Witnesses reported that flames engulfed the Sudanese capital. and quasi-military forces attacked the army headquarters for the second consecutive day, as fighting has continued for six months. A Khartoum resident, who requested not to be named, said. “There are now clashes around the army headquarters with various types of weapons, erasing the historical landmarks of the capital Khartoum and its cultural identity.”
Other witnesses in southern Khartoum reported hearing “massive explosions” when the army targeted bases of the quasi-military Rapid Support Forces with artillery. Eyewitnesses also reported fighting in the city of Al-Abyad. located about 350 kilometers (approximately 220 miles) to the south. The British newspaper “The Guardian” also mentioned this.
Destruction of Landmarks
Nawal Mohamed, 44 years old. stated that the battles that raged on Saturday and Sunday between the regular army. and quasi-military forces were the fiercest since the war began. Her family lives at least three kilometers away from the nearest clashes. but Mohamed said that doors and windows shook from the force of the explosions. while many buildings in central Khartoum were on fire.
The newspaper confirmed that on social media. users shared videos of flames devouring landmarks on Khartoum’s horizon. including the Ministry of Justice and the tower of the Great Nile Petroleum Company. a cone-shaped building with glass facades that has become a symbol of the revolution. Other posts showed burning buildings with shattered windows. and walls charred or riddled with bullet holes.
Badr al-Din Babikir. an east Khartoum resident, said. “It is sad to see these institutions destroyed in this manner.” Since the war began on April 15 between the army’s chief. Abdel Fattah al-Burhan, and his former deputy. Rapid Support Forces commander Mohamed Hamdan Dagalo, about 7,500 people have been killed. according to a cautious estimate by the Armed Conflict Location & Event Data Project.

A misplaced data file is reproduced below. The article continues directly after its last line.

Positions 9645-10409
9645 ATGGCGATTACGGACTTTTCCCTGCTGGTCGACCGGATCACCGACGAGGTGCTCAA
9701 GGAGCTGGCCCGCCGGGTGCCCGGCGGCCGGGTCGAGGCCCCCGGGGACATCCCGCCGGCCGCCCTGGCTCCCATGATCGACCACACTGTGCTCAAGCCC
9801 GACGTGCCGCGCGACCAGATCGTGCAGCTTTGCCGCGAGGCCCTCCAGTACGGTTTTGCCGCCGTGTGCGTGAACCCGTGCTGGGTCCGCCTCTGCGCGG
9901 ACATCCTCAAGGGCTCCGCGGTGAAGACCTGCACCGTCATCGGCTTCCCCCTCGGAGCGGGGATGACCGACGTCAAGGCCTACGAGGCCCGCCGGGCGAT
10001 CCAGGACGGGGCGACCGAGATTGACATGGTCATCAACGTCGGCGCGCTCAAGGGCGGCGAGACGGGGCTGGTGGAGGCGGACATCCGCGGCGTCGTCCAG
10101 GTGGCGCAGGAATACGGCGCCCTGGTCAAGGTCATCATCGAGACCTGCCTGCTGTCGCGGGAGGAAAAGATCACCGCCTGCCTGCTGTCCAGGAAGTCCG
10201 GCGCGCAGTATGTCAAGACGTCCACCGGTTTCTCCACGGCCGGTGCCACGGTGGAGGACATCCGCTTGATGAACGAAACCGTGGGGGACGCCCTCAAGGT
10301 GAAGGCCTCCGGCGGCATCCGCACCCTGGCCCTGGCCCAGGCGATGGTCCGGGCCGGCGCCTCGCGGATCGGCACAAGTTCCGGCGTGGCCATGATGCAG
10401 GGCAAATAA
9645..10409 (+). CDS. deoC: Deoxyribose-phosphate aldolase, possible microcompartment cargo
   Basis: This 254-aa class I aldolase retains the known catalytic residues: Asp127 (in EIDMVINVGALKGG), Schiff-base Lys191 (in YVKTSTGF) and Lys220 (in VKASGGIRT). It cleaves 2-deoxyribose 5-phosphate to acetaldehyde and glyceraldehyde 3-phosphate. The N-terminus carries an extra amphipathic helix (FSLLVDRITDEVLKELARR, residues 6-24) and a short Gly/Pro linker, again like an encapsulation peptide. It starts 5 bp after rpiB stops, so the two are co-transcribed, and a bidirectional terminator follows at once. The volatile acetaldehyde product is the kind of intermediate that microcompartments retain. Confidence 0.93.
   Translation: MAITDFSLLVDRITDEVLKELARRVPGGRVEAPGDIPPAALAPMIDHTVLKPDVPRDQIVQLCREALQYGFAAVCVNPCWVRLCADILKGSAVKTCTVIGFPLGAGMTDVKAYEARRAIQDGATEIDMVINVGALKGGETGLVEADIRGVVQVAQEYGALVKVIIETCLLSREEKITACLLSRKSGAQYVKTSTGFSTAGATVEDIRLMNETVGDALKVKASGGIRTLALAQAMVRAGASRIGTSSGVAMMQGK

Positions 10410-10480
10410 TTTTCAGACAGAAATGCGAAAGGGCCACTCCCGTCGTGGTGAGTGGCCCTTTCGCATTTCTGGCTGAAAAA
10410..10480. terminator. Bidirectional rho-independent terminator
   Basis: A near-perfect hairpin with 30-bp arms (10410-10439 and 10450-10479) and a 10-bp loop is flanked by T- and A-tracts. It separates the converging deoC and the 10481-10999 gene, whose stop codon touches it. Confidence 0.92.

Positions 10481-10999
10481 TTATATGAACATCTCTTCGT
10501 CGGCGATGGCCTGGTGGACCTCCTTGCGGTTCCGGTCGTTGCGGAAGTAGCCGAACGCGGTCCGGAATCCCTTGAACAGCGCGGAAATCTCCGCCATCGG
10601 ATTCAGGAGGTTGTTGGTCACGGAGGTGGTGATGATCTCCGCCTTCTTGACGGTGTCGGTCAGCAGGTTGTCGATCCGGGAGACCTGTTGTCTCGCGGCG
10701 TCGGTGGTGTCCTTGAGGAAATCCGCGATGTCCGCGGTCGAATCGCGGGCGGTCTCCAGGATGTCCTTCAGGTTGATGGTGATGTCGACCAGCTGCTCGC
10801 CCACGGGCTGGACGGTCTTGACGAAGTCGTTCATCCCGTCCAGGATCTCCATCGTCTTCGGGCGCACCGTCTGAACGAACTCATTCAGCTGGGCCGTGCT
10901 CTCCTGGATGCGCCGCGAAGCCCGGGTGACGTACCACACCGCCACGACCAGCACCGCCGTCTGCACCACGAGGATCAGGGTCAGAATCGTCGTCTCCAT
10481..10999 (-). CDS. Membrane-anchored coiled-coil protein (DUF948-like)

Civilians and relief workers have warned that. the actual number is much higher because many of the wounded or dead have not reached hospitals or morgues.
Ignoring Humanitarian Law
A group of volunteer lawyers supporting democracy said that .the fighting in Khartoum since Friday has led to the deaths of dozens .of civilians in “continuing disregard for international humanitarian law.”
The group stated in a release: “We are working to determine .the number of civilian casualties due to indiscriminate bombings.”
The newspaper confirmed that the war in Sudan has already severely damaged the fragile infrastructure. closed 80% of the country’s hospitals. and plunged millions of people into severe famine. Over 5 million people have been displaced. including 2.8 million who have fled continuous airstrikes and street fighting in the overcrowded neighborhoods of Khartoum.
Millions of others who could not or refused to leave Khartoum are trapped in the city. where water, food, and electricity are rationed.
Violence has also spread to the western Darfur region. where ethnically motivated attacks by Arab militias have prompted the International Criminal Court .to reconsider investigations into potential war crimes.
Fighting has also erupted in the South Kordofan region. where witnesses have again reported artillery exchanges between the army and the Rapid Support Forces in Al-Abyad.